I am not a loony right wing, I know they are exposed to these things through other mediums – their school friends, watching a movie at a friend’s house which their parents think is OK, my own family who innocently make jokes about bogeymen and then laugh when they see how frightened the children are (they aren’t there at bedtime are they). My own husband plays  this game with them when he puts on a scary voice and chases them through the house, and while Liam enjoys this, I can hear the hysteria in Hannah’s screeches.. moms, you know that sound when your kid is just about to go from laughing to crying, that only you recognize? Yes that, that’s FEAR! Why would we do that to our kids!

I don’t want to be a fuddy duddy, I also don’t want to go to such great lengths to protect my kids that they don’t experience a full spectrum of emotion – fear included – because they need to experience it in some form to learn how to deal with it. But I do not want to unnecessarily terrorise them. Society has instilled enough fears in us – which I have been forced to pass onto my children for their own safety – the fear of strangers, the fear of running away from mommy in a shopping centre, the fear of running across the road without holding mommy’s hand in case a drunk driver guns you down in our quiet street – these are things I have had to instill in them and I know it frightens them but I need them to “get it,” to grasp the importance. With all that going on in their little heads, I don’t need them to be worried about monsters or bogeymen or dragons, but if and when these fears arise, I want to be able to quell their fears without first ridiculing them or picking myself off the floor from laugher or making them feel foolish. I got a bit sidetracked with this post, it’s such a big topic to tackle and we all have differing views, my own father will tell me I am overreacting; that we were raised on The Three Little Pigs and that they laughed at us when we acted like cry babies. Yes the same generation of parents who smoked in the same room as the kids and let us ride unbuckled in the backseat! No disrespect to our parents, but we are raising children in a completely different time and space. So if you come into contact with my children, please do not frighten them for your own amusement, please do not make fun of their irritational fears, as funny as it seems to you, and please do not think it’s cool to make jokes about monsters and bogeymen. I WILL go monster on YOU, then who will be the cry baby? No seriously, this is a reminder to myself about the way I speak and react to my kids, yet another “fear” to keep ME awake at night.


5 thoughts on “Who’s afraid of the big bad wolf?”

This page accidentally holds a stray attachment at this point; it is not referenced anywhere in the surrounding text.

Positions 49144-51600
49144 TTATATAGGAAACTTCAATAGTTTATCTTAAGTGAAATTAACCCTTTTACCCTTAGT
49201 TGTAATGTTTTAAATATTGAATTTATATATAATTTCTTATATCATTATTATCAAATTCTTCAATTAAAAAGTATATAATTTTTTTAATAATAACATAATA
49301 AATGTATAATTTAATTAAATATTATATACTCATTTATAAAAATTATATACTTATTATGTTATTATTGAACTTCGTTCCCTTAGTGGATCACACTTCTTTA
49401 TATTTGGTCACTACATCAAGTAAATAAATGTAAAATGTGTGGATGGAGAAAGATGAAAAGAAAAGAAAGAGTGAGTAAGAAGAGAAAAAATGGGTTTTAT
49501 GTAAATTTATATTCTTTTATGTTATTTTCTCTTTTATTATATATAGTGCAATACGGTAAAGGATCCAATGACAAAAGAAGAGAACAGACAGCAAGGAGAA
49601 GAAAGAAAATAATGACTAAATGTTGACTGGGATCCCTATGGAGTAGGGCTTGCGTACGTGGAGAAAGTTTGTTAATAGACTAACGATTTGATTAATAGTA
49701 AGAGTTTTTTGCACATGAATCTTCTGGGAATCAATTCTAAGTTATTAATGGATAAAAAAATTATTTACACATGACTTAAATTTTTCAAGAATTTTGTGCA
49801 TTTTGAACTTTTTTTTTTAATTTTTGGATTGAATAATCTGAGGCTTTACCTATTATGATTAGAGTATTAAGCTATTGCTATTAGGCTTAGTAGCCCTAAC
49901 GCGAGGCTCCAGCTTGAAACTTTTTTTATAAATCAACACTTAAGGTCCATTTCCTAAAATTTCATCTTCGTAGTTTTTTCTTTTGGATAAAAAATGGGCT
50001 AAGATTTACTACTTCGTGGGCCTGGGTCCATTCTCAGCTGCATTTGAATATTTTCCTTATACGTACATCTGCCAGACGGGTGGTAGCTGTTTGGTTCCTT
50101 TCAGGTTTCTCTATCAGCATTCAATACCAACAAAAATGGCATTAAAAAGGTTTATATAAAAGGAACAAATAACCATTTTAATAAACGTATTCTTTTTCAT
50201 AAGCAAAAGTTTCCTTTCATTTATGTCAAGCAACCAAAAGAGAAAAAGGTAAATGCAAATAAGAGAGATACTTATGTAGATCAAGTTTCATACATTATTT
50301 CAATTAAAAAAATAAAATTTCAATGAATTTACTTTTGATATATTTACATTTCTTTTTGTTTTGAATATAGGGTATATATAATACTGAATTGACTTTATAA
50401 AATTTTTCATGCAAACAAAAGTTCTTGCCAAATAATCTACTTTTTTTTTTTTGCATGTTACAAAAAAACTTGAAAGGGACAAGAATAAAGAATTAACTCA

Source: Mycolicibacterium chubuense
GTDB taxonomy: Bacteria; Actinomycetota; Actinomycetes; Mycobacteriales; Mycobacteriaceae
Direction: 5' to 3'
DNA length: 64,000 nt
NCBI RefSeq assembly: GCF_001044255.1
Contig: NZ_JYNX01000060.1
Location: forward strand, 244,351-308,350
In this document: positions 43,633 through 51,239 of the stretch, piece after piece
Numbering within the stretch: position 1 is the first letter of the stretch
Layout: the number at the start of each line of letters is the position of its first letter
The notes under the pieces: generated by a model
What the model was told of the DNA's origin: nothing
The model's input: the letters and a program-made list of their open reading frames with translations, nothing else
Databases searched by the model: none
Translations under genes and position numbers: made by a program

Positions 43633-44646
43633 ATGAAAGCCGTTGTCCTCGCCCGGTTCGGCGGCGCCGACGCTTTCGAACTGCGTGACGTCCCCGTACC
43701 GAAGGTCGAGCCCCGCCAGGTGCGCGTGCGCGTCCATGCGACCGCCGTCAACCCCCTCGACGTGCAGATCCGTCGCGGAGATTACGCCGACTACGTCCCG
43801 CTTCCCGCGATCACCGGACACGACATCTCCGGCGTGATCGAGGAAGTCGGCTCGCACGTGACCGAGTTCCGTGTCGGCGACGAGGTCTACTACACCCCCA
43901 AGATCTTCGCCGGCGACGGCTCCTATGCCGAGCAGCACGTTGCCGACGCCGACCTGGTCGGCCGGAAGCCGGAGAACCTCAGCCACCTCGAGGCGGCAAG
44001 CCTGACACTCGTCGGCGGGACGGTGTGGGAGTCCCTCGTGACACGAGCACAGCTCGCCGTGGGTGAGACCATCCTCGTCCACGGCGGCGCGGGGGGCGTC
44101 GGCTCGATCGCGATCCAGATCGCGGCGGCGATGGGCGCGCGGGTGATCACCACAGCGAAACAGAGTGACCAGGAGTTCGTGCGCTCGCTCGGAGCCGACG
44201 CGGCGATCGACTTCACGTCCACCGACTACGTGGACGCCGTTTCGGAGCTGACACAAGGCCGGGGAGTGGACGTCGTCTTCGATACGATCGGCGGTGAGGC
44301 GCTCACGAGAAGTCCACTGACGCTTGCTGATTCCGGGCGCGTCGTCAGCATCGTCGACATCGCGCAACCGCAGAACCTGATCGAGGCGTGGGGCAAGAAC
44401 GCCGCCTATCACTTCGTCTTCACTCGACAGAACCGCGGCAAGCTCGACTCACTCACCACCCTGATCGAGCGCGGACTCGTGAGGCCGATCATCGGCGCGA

1. So true Robyn. And your last paragraph about what our parents did kind of ties in with my blog post today. Parenting is constantly evolving. We only have to look at how we were raised in comparison to how we’re parenting our children to see the difference so all we can do is be mindful and do our best. But I bet when our children have children they’ll be appalled by the choices we made.
    Ultimately, when we know better, we do better!

  2. I totally agree. It is not funny! Period. And just like you, I too will go all monster on the person trying to scare my child. We can only do our best. And if our parneting style does not concur with the “books” who cares… Our kids are happy, safe and loved and fed….

  3. I think it is just that, We don’t want to be party poopers, but we really don’t want to create unnecessary fear. They have a lifetime of fearful things ahead. They can’t escape it all but we can really minimise it. And who cares how our parents use to raise us – they see nothing wrong with it – because and ONLY because we have turned out the way we did. Ask the parents that got it totally wrong – will they say there was nothing wrong with the way they parented? Have our parents grasped the impact on us of the way they did certain things? I don’t think any of them have evaluated themselves in that way!

    We will raise our children knowing we CAN do better and we have a vast knowledge base to draw from!

  4. Hi, i am someone who totally gets the frar of lizards, geckos are my enemy too! and I am also in KZN, where they lurk everywhere. DH had a fear of roaches, especially the huge flying ones, so we have an agreement, I deal with the roaches i.e. hunt them down and squish with a shoe, and he catches the geckos and takes them outside. I don’t need them dead, just not in my line of vision!
    Beisdes that I totally agree with what you say, we are both trying hard to not allow our fears be passed on.